crock-pots and slow-cookers: looking for recommendations

I am hoping to revolutionize our diet and budget with one of these! Also, D1 is now a vegetarian, and I need to learn how to cook beans and such... After immersing myself a bit on the web, I realized there are some big issues, and I thought of all of you!</p>

<li>is the ability to program really important, or can these things be left alone for a long period on just one setting?</li>
<li>size: what can hold a roast or chicken? cooking for four means a minimum size of how many quarts?</li>
<li>shape: I am assuming oval is best for roasts and chickens, but any other thoughts? </li>
<li>inner pot material; I avoid cooking in aluminum and on teflon or other coatings, and prefer stainless (are there any inner pots made of this?) or ceramic.</li>
<li>handles: on the inner pot to pull it out more easily?</li>
<li>cramps: to create a tighter seal?</li>
<li>what should I be looking for to make cleaning easier?</li>
<li> what are your favorite slow-sooking cookbooks? recipes??</li>

<p>Generally, what are your experiences with these appliances?</p>

<p>Appreciate any advice you can offer- thank you, all.</p>

<p>Here's what I like. I have a round ceramic pot (one piece) that I "inherited" from my sister. It had a clear glass lid that S2's teacher broke when I lent it for a school function. It was easy to find a round glass lid that fit.</p>

<p>I also have an oval pot with a ceramic interior that I can pull out and put in the dishwasher if I want. </p>

<p>Both had only Hi & Lo settings. I wouldn't pay more for programmable. </p>

<p>Check the lids carefully. My oval one had a glued-on plastic handle that has broken. I haven't been able to find a suitable replacement so I have to remove it with tongs. </p>

<p>As for cleaning, get the plastic liner bags to cook in. They're wonderful. No more scrubbing the inside of the pot ever. You can tie them up and drop in the garbage. You can poke holes in them and strain out large chunks from the juices. You can cut the corner off one to transfer liquids to another container.</p>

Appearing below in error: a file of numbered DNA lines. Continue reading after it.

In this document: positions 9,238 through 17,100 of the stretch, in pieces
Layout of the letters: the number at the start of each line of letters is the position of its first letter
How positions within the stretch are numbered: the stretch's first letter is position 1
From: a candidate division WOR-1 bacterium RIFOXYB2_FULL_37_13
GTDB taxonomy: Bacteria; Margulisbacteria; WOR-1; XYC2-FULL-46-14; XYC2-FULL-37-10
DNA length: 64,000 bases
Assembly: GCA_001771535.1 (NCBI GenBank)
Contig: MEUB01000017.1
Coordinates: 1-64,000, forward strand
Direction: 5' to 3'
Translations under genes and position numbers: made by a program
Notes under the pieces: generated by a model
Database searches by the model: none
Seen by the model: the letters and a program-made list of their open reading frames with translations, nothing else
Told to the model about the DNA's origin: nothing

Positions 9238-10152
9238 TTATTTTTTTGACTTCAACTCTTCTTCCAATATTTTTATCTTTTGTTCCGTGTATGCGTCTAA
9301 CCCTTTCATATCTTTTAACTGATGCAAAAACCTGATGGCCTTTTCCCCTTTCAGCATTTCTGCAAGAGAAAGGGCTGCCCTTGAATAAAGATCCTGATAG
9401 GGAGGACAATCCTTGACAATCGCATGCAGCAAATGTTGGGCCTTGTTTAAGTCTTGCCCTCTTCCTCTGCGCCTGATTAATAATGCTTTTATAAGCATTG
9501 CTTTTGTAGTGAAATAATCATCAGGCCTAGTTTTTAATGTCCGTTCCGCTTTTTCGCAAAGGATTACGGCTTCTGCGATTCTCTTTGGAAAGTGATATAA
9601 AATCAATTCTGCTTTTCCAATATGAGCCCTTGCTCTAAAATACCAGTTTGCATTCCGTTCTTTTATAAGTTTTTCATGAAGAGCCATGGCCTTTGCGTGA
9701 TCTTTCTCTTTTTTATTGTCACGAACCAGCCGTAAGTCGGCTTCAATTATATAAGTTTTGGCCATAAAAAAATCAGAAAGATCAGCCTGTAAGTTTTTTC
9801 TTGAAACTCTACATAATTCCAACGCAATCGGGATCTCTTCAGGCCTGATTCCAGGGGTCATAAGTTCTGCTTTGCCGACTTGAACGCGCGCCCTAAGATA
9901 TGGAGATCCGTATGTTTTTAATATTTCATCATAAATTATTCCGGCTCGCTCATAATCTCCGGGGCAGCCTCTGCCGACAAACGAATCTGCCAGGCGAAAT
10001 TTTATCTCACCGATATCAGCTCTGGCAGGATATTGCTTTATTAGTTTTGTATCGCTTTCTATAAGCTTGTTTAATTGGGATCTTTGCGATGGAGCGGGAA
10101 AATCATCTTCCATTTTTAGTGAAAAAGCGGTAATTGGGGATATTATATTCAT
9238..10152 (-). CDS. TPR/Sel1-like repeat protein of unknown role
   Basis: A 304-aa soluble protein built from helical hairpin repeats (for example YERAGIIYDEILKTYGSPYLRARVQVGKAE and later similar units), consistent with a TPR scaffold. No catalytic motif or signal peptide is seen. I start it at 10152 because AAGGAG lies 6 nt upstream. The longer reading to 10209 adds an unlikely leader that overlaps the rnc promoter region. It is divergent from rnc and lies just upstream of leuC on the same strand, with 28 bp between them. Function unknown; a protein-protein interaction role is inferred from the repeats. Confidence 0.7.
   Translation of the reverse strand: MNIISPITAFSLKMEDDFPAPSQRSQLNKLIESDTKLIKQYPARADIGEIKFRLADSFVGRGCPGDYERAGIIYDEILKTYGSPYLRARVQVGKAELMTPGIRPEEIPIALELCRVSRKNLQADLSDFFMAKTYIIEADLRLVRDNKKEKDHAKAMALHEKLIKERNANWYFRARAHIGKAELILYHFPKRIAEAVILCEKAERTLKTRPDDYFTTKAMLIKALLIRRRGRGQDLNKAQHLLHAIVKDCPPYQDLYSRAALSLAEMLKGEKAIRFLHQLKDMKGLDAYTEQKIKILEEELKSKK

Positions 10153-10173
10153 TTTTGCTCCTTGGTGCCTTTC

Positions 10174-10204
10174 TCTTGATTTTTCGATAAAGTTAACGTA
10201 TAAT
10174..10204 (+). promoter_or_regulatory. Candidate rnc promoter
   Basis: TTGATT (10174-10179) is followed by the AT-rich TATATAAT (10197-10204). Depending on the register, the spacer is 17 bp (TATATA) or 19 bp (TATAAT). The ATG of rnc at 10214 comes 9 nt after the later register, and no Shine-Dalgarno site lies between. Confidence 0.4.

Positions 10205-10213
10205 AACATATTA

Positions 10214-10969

<p>My removable ceramic pot cleans easily, I find the bags a little cumbersome. The clamps are used to transport food, not to get a better seal. I get virtually all my recipes online.
This is the one I have, I love it. Roast or chicken, no problem. <a href=""&gt;;/a&gt;&lt;/p>

<p>You may enjoy getting ideas (lots of tried and true recipes) from this site: A</a> Year of Slow Cooking</p>

<p>She only made crockpot recipes for one year. </p>

<p>If there are only 4 of you, then a 4 - 5 quart size if plenty big. I think that a 6 quart would be too large. I have a 6 quart but it is at times too large when not everyone is here for dinner (we have a larger family).</p>

<p>I do just about any kind of stew-like recipe in my crockpot. Beef & noodles, pulled pork/chicken barbecue, onion soup, chili. I love ratatouille made in the crock pot.</p>

<p>agree with tango, would not pay extra for programmable. All you need are hi and low settings. I've always found the ceramic crocks to be easy to clean as well. Just bought one for S1's GF for Christmas along with a vegan slow cooker cookbook. It's a great time saver and makes yummy'll love it!!</p>

<p>Thanks so much for the great tips!!
I will head over the BB&B tomorrow for a quick view of what they carry.</p>

<p>Any brands to avoid or look for?</p>

<p>How timely!! I just bought this one for my DS for $16!!</a> Stay or Go 33162 Cooker & Steamer: Kitchen & Dining However, he moved across country so it is sitting, unopened, in the basement. It looks good and had good reviews, just not sure if we will keep it (I don't own one) or give it to younger s for his post graduation apartment.</p>

<p>Its a 6 quart oval-- will hold a chicken or good sized brisket <a href=""&gt;;/a> Interested?? :)</p>